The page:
To make your artifact shareable follow the actions shown in the animation below: first select how your want to share and then your sharing destination.

Publishing to Zenodo

Trovi is intended for sharing work in progress with a limited group of “friends and family”. However, once you complete your experiment package you may want to publish it so that you can reference it from your paper. To do that Chameleon supports integration with Zenodo, an open-access storage repository backed by CERN, for permanent artifact hosting. To share your artifact and store it on Zenodo, go to the “Share” page for the artifact. On the right-hand side you’ll see a list of all versions you’ve saved. Pick the version you want to publish to Zenodo and check “Request DOI”, then click “Save.”


Once published, Zenodo artifacts cannot be deleted and are additionally publicly available. Your artifact will appear in Trovi in the “Public” section, and any Chameleon user can access it, as can anybody on the Internet via Zenodo’s own listing.

If you wish to make your artifact public but don’t to publish it, use the “Publish without DOI” option. With this option it is possible to make the artifact private later on if you wish; this is not possible when publishing to Zenodo.

This also creates a DOI, which you can easily include in your paper. The artifacts shared on Zenodo also appear on Trovi.

Using Day Passes

Normally, only Chameleon users with active allocations are able to launch and view Trovi artifacts. To allow anyone to launch an artifact, we also provide day passes. This allows for a non-Chameleon user to have access to Chameleon for a limited amount of time, using a small, separate allocation tied to your allocation. People interested in reproducing your project will send requests to the managers of a project. If approved, the requesting user will recieve an email invitation to join the reproducibility project. When they accept, they can use this project to run your artifact. After the specified time limit, they will be automatically removed from this project.

Allowing Reproducibility Requests

First, the owner of an artifact must permit reproducibility requests. This can be revoked at any time, preventing future requests. Additionally, you must also give your artifact a value for “Hours a user has to reproduce.” This value specifies how long a user will have access to Chameleon for. Consider how long it takes to run your experiment from start to finish as a lower bound for this value. The artifact owner must also assign their artifact to a project via the dropdown selector. As these requests are granting access to Chameleon resources, this is needed to tie granted requests to a PI.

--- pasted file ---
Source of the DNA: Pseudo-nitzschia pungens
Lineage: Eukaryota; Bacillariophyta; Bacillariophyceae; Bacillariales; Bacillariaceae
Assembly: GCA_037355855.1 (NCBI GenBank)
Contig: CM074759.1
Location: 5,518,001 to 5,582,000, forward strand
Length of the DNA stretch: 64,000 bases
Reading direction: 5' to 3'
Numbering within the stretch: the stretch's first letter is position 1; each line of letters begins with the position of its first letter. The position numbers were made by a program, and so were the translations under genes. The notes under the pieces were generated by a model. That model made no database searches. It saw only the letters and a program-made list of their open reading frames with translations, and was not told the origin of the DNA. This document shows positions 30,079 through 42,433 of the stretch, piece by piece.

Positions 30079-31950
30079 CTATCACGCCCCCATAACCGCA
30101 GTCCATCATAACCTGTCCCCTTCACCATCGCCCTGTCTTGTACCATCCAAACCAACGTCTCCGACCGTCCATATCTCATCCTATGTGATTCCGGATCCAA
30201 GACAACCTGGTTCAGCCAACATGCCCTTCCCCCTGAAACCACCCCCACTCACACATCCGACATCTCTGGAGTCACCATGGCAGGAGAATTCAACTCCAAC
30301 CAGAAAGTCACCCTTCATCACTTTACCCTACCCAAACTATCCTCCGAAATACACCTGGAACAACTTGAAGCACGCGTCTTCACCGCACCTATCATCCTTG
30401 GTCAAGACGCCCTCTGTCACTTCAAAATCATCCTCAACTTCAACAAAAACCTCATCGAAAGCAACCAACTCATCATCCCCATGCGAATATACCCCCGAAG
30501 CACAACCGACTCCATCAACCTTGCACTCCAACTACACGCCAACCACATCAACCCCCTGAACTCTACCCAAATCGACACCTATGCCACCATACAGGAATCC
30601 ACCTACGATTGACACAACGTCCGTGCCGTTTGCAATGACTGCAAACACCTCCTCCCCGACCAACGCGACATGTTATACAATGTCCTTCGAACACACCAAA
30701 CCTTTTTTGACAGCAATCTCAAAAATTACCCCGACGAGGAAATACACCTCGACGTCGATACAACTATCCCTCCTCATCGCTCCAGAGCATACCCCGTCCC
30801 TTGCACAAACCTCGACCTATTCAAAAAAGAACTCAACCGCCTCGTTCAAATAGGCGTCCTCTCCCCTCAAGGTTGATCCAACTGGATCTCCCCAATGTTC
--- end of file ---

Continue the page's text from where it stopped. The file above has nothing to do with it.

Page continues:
These fields can be accessed by navigating to an artifact’s detail page, and then selecting “Share.” At the bottom of the share page, you will see the below forms, which are the project assignment, the enabling of reproducibility requests, and the hours to reproduce.

An image showing the sharing fields for reproducibility requests

After these items are saved, an allocation request is automatically made. Your artifact should now appear with a “Request Day Pass” button below the “Launch” button. The “Launch” button will not appear for users that are not a member in an active Chameleon project.

Requesting a Day Pass

When you select “Request Day Pass”, you will be taken a form where you are asked to submit your name, institution, and a reason why you want to reproduce the artifact. The goal of this form is to explain to the PI why you are interested in reproducing the artifact, as the PI is still responsible for overseeing the proper use of Chameleon resources, and the PI may be a stranger to you.

An image showing the "Request Day Pass" button

After submitting the form, the managers (and PI) of the project associated with the artifact will receive an email informing them of the request.

Reviewing a Day Pass Request

After recieving an email with the day pass request, PIs and project managers can navigate to the review page by clicking the link in the email. Here, they will see all of the details submitted with the request. A decision can be made by choosing “approved” or “rejected” in the selector, and then clicking submit.

An image showing the "Review Day Pass" screen

After this decision is made, an email is sent to the requestor with the result. If the request is approved, an invitation is sent to the user.

Using an Invitation

If your day pass request is approved, an email will be sent to you with an invite link. After clicking this link, you will be automatically added to the project. The email will also mention how long the invitation is for. When the invite is accepted, you will be taken to the project page for the reproducibility project. Please note the ID of the project (CHI-XXXXX), which may be needed to configure an artifact.

Next, you can navigate back to the original artifact URL you were given. The “Launch” button can be used now to start running the artifact.

After the duration for the invite has passed, you will be automatically removed from the project.